Download presentation

Presentation is loading. Please wait.

Published byMaeve Heathcock Modified over 2 years ago

1
1 3. Process Flow Measures Problem 1 (a) 1. Time Travelers Insurance Company (TTIS) processes 12,000 claims per year. The average processing time is 3 weeks. Assume 50 weeks per year. a) What is the average number of claims that are in process? R per week = 12,000/50 = 240 claims/week RT = I I = 240(3) = 720 claims waiting

2
2 3. Process Flow Measures Problem 1(b) 50% of all the claims that TTIS receives are car insurance claims, 10% motorcycle, 10% boat, and the remaining are house insurance claims. On average, there are, 300 car, 114 motorcycle, and 90 boat claims in process. 720 car 0.5 0.1 0.3 motorcycle boat house b) How long, on average, does it take to process a car insurance claim? I = 300 car R = 0.5(240) =120 claims/wk TR = I T(120) = 300 300/120= 2.5 weeks

3
3 3. Process Flow Measures Problem 1(c) c) How long, on average, does it take to process a house insurance claim? Average # of claims in process = 720 720–300 car–114 motorcycle–90 boat = 216 Average # of claims for house: I = 216 House claims are 1- 0.5-0.1-0.1 = 0.3 of all claims R = 0.3(240) = 72 TR = I T = I/R T = 216/72= 3 weeks

4
4 3. Process Flow Measures Problem 2 2. Consider a roadside stand that sells fresh oranges, and fresh orange juice. Every hour, 40 customers arrive to the stand, and 60% purchase orange juice, while the remaining purchase oranges. Customers first purchase their items. Customers that purchased oranges leave immediately after purchasing their oranges. Any customer that ordered orange juice must wait while the juice is squeezed. There are 3 customers on average waiting to purchase either oranges or orange juice, and 1 customer on average waiting for orange juice to be squeezed. 40 31 0.6(40) = 24

5
5 3. Process Flow Measures Problem 2 How long on average must customers that purchase fresh orange juice wait? In the ordering process RT =I 40T = 3 T = 3/40 hours T = 60(3/40) = 4.5 minutes In the juice squeezing process RT =I 24T = 1 T = 1/24 hours T = 60(1/24) = 2.5 minutes Average waiting time = T = 4.5 + 2.5 = 7 minutes 40 31 24

6
6 3. Process Flow Measures Problem 3(a) 3. A recent CSUN graduate has opened up a cold beverage stand “Stop n Slurp” in Venice Beach. She takes life easy and does a lot of surfing. It sounds crazy, but she only opens her store for 4 hours a day. She observes that on average there are 120 customers visiting the stand every day. She also observes that on average a customer stays about 6 minutes at the stand. a) How many customers on average are waiting at “Stop n Slurp”? R = 120 in 4 hours R = 120/4 = 30 per hour R = 30/60 = 0.5 per minute T = 6 minutes RT = I I = 0.5(6) = 3 customers are waiting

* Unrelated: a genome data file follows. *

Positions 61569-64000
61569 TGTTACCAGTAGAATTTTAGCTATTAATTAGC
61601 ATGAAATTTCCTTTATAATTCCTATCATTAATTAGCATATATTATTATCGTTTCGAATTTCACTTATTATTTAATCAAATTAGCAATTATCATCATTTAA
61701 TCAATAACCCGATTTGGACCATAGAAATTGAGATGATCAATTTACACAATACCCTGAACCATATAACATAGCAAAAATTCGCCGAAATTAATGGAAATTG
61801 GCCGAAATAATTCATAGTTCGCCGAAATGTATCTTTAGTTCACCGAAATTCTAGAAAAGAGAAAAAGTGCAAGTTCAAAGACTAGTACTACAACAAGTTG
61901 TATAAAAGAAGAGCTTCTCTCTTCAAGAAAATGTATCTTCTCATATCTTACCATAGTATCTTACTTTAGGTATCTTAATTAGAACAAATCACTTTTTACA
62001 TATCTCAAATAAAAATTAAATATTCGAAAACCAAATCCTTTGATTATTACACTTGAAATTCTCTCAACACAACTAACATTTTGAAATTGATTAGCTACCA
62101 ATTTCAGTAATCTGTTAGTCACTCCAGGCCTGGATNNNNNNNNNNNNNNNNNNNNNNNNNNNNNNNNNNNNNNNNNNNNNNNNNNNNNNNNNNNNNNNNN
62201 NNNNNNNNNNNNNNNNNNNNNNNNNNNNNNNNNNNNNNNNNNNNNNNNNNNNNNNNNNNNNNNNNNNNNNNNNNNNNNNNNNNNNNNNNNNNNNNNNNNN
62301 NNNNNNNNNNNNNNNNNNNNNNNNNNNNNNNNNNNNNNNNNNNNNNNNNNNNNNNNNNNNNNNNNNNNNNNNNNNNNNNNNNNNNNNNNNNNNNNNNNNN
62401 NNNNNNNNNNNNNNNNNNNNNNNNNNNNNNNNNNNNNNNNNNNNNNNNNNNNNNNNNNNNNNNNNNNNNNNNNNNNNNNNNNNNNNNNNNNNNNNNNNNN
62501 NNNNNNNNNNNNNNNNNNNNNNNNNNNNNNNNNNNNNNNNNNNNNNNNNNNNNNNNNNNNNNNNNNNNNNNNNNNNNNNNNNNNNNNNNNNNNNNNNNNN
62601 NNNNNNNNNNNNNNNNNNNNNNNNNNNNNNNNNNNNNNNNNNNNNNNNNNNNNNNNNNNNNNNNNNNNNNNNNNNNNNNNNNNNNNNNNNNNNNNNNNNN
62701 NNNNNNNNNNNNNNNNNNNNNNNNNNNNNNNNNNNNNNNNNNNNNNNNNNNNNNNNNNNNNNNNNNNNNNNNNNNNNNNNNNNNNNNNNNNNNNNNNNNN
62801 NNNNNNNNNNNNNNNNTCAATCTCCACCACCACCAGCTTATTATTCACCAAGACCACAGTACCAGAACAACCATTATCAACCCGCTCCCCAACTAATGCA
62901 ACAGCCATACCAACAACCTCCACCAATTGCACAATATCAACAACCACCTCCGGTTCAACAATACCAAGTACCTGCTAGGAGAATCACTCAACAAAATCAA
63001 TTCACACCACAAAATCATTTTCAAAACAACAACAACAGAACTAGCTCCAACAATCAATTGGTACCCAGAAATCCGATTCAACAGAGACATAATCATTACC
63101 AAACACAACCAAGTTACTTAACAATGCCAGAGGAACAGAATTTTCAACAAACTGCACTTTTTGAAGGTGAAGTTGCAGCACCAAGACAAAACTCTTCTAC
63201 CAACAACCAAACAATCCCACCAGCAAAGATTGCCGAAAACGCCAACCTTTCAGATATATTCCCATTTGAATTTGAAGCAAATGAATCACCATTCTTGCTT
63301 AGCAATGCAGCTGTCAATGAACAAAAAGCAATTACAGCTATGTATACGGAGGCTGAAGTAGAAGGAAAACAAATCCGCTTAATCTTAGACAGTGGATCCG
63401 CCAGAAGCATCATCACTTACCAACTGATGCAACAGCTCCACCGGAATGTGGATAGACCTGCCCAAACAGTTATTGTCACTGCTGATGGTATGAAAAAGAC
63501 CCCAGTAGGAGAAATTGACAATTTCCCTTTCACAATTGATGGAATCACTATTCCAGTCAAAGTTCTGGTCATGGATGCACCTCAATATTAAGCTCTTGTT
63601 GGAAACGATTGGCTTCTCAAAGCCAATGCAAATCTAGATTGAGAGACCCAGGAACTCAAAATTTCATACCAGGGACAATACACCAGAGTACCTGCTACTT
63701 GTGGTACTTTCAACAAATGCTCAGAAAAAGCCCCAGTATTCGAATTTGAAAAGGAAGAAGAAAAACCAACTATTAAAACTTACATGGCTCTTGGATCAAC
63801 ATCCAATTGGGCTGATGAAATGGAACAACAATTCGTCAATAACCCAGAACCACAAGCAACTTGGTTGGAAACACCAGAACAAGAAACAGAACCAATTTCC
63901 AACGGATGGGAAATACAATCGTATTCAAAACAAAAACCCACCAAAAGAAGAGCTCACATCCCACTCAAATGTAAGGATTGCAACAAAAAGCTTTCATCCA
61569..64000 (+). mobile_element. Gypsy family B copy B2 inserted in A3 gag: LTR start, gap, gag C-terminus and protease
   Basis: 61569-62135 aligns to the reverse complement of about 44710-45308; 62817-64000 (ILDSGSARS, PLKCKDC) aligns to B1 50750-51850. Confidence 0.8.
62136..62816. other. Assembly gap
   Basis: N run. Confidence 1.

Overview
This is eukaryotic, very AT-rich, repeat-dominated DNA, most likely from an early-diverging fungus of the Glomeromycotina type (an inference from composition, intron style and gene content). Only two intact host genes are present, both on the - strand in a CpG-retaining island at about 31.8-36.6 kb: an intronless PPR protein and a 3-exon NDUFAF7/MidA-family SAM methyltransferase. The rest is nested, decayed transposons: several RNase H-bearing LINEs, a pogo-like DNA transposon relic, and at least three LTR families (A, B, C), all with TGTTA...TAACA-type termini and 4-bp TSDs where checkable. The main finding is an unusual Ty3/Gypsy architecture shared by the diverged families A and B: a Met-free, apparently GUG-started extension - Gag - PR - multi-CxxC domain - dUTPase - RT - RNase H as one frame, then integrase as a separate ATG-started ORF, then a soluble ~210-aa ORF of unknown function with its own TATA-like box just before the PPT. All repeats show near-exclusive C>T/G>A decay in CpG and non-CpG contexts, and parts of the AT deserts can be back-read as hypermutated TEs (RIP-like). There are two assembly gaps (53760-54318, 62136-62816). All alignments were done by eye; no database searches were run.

7
7 3. Process Flow Measures Problem 3(b) She is thinking about running a marketing campaign to boost the number of customers per day. She expects that the number of customers will increase to 240 per day after the campaign. She wants to keep the line short at the stand and hopes to have only 2 people waiting on the average. Thus, she decides to hire an assistant. b) What is the average time a customer will wait in the system after all these changes? R = 240/(4hrs*60min) = 1 person/minute I = 2 Average time a customer will wait: T = I/R = 2/1 = 2 minutes

8
8 3. Process Flow Measures Problem 3(c) The business got a lot better after the marketing campaign and she ended up having about 360 customers visiting the stand every day. So, she decided to change the processes. She is now taking the orders and her assistant is filling the orders. They observe that there are about 2 people at the ordering station of the stand and 1 person at the filling station. c) How long does a customer stay at the stand? R = 360/4 hours = 1.5 people/minute I = 2 (ordering station) and 1 (filling station) = 3 RT = I 1.5T = 3 T = 2 minutes 360/4hrs 21

9
9 3. Process Flow Measures Problem 3 A recent UCLA graduate has opened up a competing cold beverage stand “Slurps-on-the-go”. The UCLA grad is not as efficient as the CSUN grad, so customers must stay an average of 15 minutes at “Slurps-on-the-go”, as opposed to 6 minutes at the “Stop n Slurp”. Suppose there is an average of 3 customers at “Slurps-on-the-go”. The number of customers requiring slurps each day remains at 120, as it was before the marketing campaign. But now the 120 is divided between the “Stop n Slurp” and “Slurps-on-the-go”.

10
10 3. Process Flow Measures Problem 3(d) d) By how much has business at the “Stop n Slurp” decreased? First find how many customers “Stop n Slurp” is losing to “Slurps-on-the-go” At “Slurps-on-the-go” we have I = 3 people and T = 15 minutes TR = I 15R = 3 R= 1/5 per minute R = 60(1/5) = 12 customers per hour or = 48 customers/day Business at “Stop n Slurp” has decreased by 48 customers/day The new (lower) arrival rate to the “Stop n Slurp”? 120-48 = 72 customers/day

11
11 3. Process Flow Measures Process Flow Example e) What is now the average number of customers waiting at the “Stop n Slurp”? R = 72/day = 72/(60min*4hrs) = 0.3/minute T = 6 minutes RT = I I = 0.3(6) = 1.8 customers

Similar presentations

OK

Waiting Lines CrossChek Sporting Goods’ Golf Division gets requests-for- quotes for custom-made golf clubs at a rate of about 4 per hour. Each of these.

Waiting Lines CrossChek Sporting Goods’ Golf Division gets requests-for- quotes for custom-made golf clubs at a rate of about 4 per hour. Each of these.

© 2017 SlidePlayer.com Inc.

All rights reserved.

Ads by Google

Ppt on computer languages of the 80's Ppt on social networking and youth Ppt on regular expression library Ppt on business planning process Ppt on verb forms Ppt on basic geometrical ideas Ppt on network theory Ppt on power system stability improvement Ppt on articles in grammar Ppt on open source technology